Menifee substitute teacher and baseball coach Ricky Estrada launched his mayoral campaign at a gathering of friends and supporters at the Ponderosa Bar and Grill in Menifee, Thursday, March 12.
“The time for bold ideas is now,” Estrada said as an introduction to his campaign effort in running against incumbent Menifee Mayor Bill Zimmerman.
“We need new blood for the new generation to step up and take control of our government. There are many new families moving into Menifee with bold ideas and they need representation,” Estrada said.
He promised in his campaign speech that the older generation, who have lived in the city for a long time, “will not be forgotten as well.” He said those in Sun City who helped build the city have seen “their roads crumbling. Our foundation is falling apart and they helped build this city.”
He said he decided to run for mayor because he grew up “wanting to help others.” He said he had a strong Catholic religious upbringing and wanted to follow the commandment to “love one another.”
He cited the high taxes that California residents face.
“I want to push low taxes,” he said.
He said there is a problem with traffic congestion. He said there needs to be “more prayers with the country so divided, and we something to bring us together.”
Estrada said in gathering information from the people in Menifee that he personally has already knocked on more than 3,000 doors since announcing his intent to run for mayor. He asked residents what mattered to them. He said he found there were a lot of party politics represented by the respondents and chided the way it plays in selecting appointed government positions. He said he believed it was every citizen’s right, regardless of party, to run for elective office.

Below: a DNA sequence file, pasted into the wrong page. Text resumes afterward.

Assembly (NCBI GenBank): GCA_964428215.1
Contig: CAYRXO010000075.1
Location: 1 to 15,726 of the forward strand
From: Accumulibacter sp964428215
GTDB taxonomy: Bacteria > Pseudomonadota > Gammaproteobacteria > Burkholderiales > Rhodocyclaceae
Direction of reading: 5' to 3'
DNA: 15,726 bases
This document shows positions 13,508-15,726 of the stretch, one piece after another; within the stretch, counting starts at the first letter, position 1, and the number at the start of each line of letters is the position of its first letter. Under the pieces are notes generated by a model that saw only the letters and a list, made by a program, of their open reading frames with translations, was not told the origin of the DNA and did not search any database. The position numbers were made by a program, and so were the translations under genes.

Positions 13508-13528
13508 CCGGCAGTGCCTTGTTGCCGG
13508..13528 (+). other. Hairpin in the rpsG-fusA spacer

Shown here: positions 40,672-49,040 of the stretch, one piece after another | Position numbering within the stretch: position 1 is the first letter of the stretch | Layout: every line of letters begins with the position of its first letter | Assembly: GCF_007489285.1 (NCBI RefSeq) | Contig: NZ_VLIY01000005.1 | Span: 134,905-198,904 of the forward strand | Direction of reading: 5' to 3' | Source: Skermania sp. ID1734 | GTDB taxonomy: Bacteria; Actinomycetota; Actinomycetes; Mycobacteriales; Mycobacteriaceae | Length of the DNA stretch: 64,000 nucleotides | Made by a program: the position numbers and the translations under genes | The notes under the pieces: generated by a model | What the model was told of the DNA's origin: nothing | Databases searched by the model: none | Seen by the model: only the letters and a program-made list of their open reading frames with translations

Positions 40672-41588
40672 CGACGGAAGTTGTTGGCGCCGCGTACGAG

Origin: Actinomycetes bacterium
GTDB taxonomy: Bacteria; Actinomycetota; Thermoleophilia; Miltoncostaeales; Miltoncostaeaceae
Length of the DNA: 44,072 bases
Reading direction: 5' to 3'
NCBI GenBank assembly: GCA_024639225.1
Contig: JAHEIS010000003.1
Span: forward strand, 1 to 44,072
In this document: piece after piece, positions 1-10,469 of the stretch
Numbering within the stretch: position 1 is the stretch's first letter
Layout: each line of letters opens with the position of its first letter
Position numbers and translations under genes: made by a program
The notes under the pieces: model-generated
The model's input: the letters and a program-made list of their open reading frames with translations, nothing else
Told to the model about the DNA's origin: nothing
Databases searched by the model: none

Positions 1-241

He said the millennial were being discouraged from voting because of the “old ways.” He said he wanted those of his generation to become more involved in the vote, and it was one reason he was running for mayor.
“My generation goes underserved,” he said.
Estrada told his supporters he was confident he could bring in the younger generation, the working class and fellow Spanish speakers. He said he will continue to go door to door during his campaign and introduce himself personally to residents and continue to gather their ideas for the future of the city.
He said as mayor he would never vote for a new state tax increase, and among his new ideas is a way to collect fees from businesses and others by having the name of their agency or business on street and park signs, while they maintaining the roadway or parks with their name; a video welcoming board on freeway entrances to announce special events and local advertising; more land preservation and hiking trails; a Menifee trolley with an independent traffic authority to relieve traffic congestion and branding or identifying the city with a “military theme” that would make the city “recession-proof.” He said he had other ideas for a bold, new city government if he becomes its mayor.
In conclusion, he said the change he hoped for would come from the residents, young and old. He encouraged residents to make more effort to come to the city council meetings twice a month to voice their opinions and their needs to the council. He said in the meantime he would continue to walk the streets of the city going door to door to meet and greet residents and learn of their needs.
“That is what makes my campaign different,” Estrada said.
Find “Estrada4menifee” on Facebook for more information.
Tony Ault can be reached by email at firstname.lastname@example.org.